The Zen of Listening

Douglas, Susan. (2004). The Zen of Listening, in Listening in : Radio and the American Imagination (22-39). Minneapolis, University of Minnesota Press. Abstract Radio is examined here as a shaper of generational identities, as a uniting force for the creation of’ ”imagined communities” or nations, and as a nostalgic device with associational links in our past. In addition, it is portrayed as a powerful aural gadget that stimulates us cognitively not only through our imagination; our creation of images or ideas based on listening, but also through music, which engages us emotionally.

Further discussed is a comprehensive history of radio in America and its contrasting relationship with newspapers and literacy, and television and its visual component. This contrast, and the existence of the radio and the ways we listen have important temporally bound characteristics that are important in understanding times, the medium itself and our relationship with it as it becomes engrained or interwoven into our everyday lives.

The text examines the social implications and reasons for being of radio and refers to various scholars who have examined the form and its effects of this revolutionary device which unites listeners through simultaneity of listening and the physical responses listening engenders. Through the physiological, social, cultural, and technological spheres of this medium, it is obvious that it is much more complex than commonly believed, and the text brings to light the ramifications of its introduction into a literary, visual culture, creating a hybrid America : a conservative, literate society entwined with a traditional, preliterate. ral culture. Word Count : 230 Keywords : nostalgia, radio, imagined community, modes of listening, music, ritual Response ”With radio, the interior ”I” began oscillating with the voices of those never met, never even seen (31). ” The permeating qualities of the ”voices of radio” in the minds of listeners is an issue, in my opinion, that clearly implicates radio as a persuasion tool, which is an element of the medium that appears to be neglected in the text.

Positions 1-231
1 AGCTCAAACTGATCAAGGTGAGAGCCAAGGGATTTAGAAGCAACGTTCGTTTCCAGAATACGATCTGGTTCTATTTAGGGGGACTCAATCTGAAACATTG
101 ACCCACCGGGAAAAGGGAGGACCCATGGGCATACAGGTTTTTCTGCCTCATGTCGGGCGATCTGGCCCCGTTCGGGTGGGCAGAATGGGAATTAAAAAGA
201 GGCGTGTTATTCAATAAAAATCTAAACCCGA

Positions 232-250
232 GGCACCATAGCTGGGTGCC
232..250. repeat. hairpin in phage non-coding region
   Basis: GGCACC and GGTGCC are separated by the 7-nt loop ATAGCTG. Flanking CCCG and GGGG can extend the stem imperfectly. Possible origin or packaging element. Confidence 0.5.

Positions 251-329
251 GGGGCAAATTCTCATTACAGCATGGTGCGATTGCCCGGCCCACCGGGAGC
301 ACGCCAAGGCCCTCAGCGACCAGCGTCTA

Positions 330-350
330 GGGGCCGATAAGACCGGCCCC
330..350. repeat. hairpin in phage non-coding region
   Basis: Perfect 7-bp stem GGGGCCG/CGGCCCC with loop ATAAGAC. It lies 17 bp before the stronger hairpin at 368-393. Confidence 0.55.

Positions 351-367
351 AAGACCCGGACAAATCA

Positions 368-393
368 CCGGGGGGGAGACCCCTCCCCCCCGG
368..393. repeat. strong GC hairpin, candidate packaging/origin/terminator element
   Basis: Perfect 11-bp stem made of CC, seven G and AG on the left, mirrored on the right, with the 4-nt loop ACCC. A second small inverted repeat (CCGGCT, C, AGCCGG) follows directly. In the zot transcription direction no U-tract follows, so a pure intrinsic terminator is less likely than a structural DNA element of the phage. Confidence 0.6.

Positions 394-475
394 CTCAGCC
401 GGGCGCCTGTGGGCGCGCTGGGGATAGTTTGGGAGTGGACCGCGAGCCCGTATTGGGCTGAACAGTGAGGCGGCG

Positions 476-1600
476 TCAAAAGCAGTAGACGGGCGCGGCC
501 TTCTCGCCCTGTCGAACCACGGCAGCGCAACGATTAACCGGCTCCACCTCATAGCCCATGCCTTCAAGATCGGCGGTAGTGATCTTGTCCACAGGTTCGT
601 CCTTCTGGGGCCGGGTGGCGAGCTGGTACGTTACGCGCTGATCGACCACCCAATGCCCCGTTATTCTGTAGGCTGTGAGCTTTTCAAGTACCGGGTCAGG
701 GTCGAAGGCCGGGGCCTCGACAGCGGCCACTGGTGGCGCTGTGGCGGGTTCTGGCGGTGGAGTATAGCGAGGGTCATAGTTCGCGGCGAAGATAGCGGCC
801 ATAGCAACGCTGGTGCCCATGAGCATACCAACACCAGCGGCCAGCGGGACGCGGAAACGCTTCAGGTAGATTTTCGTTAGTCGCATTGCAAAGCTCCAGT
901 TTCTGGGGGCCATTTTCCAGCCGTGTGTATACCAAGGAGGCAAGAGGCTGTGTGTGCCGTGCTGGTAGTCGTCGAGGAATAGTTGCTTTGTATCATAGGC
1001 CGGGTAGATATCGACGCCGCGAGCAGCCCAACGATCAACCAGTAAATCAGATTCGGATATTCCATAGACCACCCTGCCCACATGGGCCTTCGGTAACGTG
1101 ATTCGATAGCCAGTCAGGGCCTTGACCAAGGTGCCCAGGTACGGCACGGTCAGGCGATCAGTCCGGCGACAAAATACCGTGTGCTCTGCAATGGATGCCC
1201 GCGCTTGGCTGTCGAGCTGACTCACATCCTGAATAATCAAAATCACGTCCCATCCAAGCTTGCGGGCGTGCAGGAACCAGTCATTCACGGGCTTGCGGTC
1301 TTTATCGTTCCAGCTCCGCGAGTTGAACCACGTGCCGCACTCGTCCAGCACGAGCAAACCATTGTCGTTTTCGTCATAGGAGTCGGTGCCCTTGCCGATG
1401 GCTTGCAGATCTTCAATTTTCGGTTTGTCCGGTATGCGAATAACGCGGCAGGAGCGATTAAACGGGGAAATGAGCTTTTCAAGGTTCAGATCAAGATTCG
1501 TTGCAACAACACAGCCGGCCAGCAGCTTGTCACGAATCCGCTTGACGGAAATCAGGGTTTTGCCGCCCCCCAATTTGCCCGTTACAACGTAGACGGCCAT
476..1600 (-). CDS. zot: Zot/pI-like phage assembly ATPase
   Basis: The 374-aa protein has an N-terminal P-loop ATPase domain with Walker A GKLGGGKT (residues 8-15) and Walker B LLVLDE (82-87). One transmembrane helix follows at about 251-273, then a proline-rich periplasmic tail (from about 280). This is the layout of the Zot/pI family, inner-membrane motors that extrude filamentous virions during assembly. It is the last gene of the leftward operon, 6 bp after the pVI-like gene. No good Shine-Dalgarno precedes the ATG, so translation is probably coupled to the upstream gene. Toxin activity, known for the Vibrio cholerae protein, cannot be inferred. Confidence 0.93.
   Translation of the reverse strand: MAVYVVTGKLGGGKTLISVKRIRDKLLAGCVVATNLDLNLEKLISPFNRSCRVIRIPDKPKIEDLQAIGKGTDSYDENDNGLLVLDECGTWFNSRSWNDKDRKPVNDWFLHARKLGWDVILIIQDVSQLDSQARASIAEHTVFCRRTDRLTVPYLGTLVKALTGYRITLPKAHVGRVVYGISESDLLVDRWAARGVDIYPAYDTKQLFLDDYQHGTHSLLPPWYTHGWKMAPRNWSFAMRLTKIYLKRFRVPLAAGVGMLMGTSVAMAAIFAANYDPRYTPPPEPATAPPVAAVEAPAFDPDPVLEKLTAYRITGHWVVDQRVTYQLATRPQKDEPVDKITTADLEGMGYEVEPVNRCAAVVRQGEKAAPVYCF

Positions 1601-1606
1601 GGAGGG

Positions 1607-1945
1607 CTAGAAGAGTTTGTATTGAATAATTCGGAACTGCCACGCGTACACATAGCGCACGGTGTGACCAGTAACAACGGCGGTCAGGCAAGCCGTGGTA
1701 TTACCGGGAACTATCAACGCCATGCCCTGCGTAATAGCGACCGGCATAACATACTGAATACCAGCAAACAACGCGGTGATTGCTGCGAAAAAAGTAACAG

This neglect to fully examine the implications of the medium and the various elements that are quintessential to the formation of a complete and comprehensive understanding of the workings and complexities of radio presents a rudimentary portrait of the form which should definately be corrected. I argue that Susan Douglas presents an incomplete account of the rise of radio in her idealization of the medium and that, like the listener who is ”inclined to remember [radio] at its best”, she fails to examine the intention of radio messages and focuses more on the experience of listening to the radio (Douglas, 2004, p. 5). Firstly, with a basis on the above sentence, she idealizes the form and effects of radio by overlooking or barely touching on the idea of the commercial hand that plays a rather large role in the medium, and affects the intentions and motives of the speakers and the content they disclose. Furthermore, the pervasiveness of these voices is cause for concern for listeners as they are prey to subtle influence from these ”familiar voices” who infiltrate themselves into the very thoughts of individuals.